Lessons from Connecticut

Photo Credit: Google Images
Photo Credit: Google Images

I’ve bore witness to the horrific shooting in Connecticut for the past several days.  There came a point when it was too unspeakable to endure, so I stopped watching, listening and reading about it.  It seems that everything that could be said, has been said.  The argument concerning gun control, the argument concerning mental illness, the argument concerning the infamy of the shooter, even the argument of how the media covers the story has been argued.  There has been discussion about and with the victims, while portraits of heroism come forward to quell our anger, confusion and grief.  Everyone’s thoughts, prayers and sympathies have been expressed to the families of those who’ve lost, and to the families of those who’ve survived.  What more can I do? I find myself asking this question and believing that we all may be asking the same question.

This becomes a very difficult question to answer when we consider our ‘way of life’.  As military families how do we answer this question of gun violence, especially when it effects our children?   Do we tell our children guns are bad, when they know that using a weapon is a basic part of their  military parent’s job?  Do we tell our children that some adults are bad people who are sick in the head and want to harm us, when many of our own are fighting the stigma of mental illness because they suffer with PTSD? Do we tell our children that violence is not the answer, when we’ve been at war for longer than many of them have been alive?  How do we raise children to know the difference between what happened in Connecticut and what Mommy or Daddy do when they go to war?  How do we face those outside of our community who believe we are a part of the problem, because the military and violence are synonymous?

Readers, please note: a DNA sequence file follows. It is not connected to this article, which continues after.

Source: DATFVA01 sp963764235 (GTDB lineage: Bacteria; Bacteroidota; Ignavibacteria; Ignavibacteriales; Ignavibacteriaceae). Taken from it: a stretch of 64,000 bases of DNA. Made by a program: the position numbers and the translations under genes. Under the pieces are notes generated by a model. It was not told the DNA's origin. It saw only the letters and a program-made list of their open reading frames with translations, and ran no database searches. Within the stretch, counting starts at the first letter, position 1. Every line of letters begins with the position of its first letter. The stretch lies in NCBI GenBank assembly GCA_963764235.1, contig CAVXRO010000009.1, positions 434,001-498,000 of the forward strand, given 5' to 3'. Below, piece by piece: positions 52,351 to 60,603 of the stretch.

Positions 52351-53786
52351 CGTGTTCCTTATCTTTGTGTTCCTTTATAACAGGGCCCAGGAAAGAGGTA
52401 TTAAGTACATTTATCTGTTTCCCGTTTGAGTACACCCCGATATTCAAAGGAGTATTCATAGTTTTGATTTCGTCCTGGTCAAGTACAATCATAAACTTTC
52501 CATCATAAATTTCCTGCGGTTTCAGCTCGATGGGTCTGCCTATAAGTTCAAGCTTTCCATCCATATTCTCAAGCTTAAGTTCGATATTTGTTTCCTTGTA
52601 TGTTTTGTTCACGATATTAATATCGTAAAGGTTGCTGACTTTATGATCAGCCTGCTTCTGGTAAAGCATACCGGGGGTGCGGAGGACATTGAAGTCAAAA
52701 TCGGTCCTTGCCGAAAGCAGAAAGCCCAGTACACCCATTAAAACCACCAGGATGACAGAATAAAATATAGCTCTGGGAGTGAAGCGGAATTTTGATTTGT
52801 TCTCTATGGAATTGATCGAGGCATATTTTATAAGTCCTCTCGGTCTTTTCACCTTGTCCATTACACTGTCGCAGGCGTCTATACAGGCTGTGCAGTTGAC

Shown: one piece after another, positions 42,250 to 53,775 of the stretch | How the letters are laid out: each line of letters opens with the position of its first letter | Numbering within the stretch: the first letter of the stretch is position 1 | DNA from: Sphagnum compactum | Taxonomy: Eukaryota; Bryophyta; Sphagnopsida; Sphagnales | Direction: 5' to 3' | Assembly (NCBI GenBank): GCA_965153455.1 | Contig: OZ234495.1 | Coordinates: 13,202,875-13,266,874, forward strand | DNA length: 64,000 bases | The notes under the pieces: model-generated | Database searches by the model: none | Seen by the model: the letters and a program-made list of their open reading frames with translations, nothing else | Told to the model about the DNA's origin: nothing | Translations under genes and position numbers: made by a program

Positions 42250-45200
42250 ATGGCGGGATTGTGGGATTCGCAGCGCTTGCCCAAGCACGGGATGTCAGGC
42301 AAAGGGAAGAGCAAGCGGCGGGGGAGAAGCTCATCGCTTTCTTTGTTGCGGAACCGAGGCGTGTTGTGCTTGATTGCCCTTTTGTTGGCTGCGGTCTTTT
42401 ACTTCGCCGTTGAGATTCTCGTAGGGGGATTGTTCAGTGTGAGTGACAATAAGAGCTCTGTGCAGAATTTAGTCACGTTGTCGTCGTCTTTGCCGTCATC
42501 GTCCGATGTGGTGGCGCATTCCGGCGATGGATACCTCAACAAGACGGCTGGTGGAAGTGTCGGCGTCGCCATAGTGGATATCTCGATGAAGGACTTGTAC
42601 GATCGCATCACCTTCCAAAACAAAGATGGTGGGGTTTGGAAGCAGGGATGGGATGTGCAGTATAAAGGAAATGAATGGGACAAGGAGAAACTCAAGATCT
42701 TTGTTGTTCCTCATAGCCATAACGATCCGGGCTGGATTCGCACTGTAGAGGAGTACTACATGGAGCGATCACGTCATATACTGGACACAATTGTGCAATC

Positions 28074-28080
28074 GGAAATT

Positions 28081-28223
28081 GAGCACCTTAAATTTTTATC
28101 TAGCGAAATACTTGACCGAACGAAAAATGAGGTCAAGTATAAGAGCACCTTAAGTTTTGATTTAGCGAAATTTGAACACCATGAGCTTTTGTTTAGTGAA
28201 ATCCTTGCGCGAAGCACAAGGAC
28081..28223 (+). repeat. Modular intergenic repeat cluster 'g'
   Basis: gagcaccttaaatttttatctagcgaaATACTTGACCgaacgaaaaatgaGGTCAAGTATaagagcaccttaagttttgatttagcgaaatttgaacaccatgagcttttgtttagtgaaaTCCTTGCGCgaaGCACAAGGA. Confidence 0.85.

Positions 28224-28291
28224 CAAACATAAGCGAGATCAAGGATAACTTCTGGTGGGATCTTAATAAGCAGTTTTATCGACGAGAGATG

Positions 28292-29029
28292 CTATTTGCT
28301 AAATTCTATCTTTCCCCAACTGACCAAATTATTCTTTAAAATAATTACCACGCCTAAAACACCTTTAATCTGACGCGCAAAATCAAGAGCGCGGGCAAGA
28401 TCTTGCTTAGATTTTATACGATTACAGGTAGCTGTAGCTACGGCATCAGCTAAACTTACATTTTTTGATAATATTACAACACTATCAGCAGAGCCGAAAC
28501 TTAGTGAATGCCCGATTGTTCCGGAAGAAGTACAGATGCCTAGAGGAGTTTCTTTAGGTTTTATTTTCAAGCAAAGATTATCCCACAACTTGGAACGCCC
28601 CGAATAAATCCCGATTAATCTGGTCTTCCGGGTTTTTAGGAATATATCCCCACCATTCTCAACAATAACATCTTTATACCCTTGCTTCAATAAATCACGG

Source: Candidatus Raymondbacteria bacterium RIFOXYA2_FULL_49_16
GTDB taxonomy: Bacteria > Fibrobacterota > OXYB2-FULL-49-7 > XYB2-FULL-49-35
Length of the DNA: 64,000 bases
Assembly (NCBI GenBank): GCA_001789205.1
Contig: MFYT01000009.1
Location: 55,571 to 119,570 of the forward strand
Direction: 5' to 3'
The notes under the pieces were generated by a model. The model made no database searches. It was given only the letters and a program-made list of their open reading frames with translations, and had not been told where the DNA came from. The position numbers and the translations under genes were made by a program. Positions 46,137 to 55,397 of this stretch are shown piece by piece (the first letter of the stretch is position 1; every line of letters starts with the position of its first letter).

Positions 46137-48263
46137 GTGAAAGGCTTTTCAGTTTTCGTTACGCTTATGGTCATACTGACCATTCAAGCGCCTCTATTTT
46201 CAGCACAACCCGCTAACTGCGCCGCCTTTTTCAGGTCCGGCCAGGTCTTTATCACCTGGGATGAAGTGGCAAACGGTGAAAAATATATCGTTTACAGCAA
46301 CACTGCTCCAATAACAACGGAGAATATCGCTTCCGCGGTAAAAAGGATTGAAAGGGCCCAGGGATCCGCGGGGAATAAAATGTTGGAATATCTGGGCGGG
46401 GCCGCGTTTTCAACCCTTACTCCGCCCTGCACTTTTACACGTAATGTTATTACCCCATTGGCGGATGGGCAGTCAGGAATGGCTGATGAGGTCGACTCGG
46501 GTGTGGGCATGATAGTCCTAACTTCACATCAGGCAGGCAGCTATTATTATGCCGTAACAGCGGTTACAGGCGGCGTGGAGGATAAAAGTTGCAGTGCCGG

We have all the answers, they’re really simple.  The answer is to know first and foremost where you stand on these issues.  Are you pro-gun control or not, are you educated about mental illness or ignorant of it’s symptoms, do you believe that violence is necessary in some circumstances or should only be used as a last resort if ever?  Above all are you able to communicate with your children these values in word and deed?  Children learn from what we do more often than what we say.  If we set an example of good citizenship, being a helper vs. a hurter, being compassionate vs. prejudice, being safe vs. fearful- they’ll learn to do the same.

This means we have to be aware of what they watch, learn and who their friends are in life. Be willing to explain that life is difficult and painful, but it can also be beautiful and comforting. Don’t hide the painful realities from them, but instead help them face those realities with truth.  Teach our children that life is what we make it, a constantly changing reality.  Teach them that even the painful moments don’t last forever, that we can make a difference.  I remember learning about the presidential elections in school as a child and being very upset that I was too young to vote- because that was how you made a difference or so I had been taught.  My mother comforted me with the greatest lesson I’ve ever learned- “We can’t change the whole world, we can only change ours.”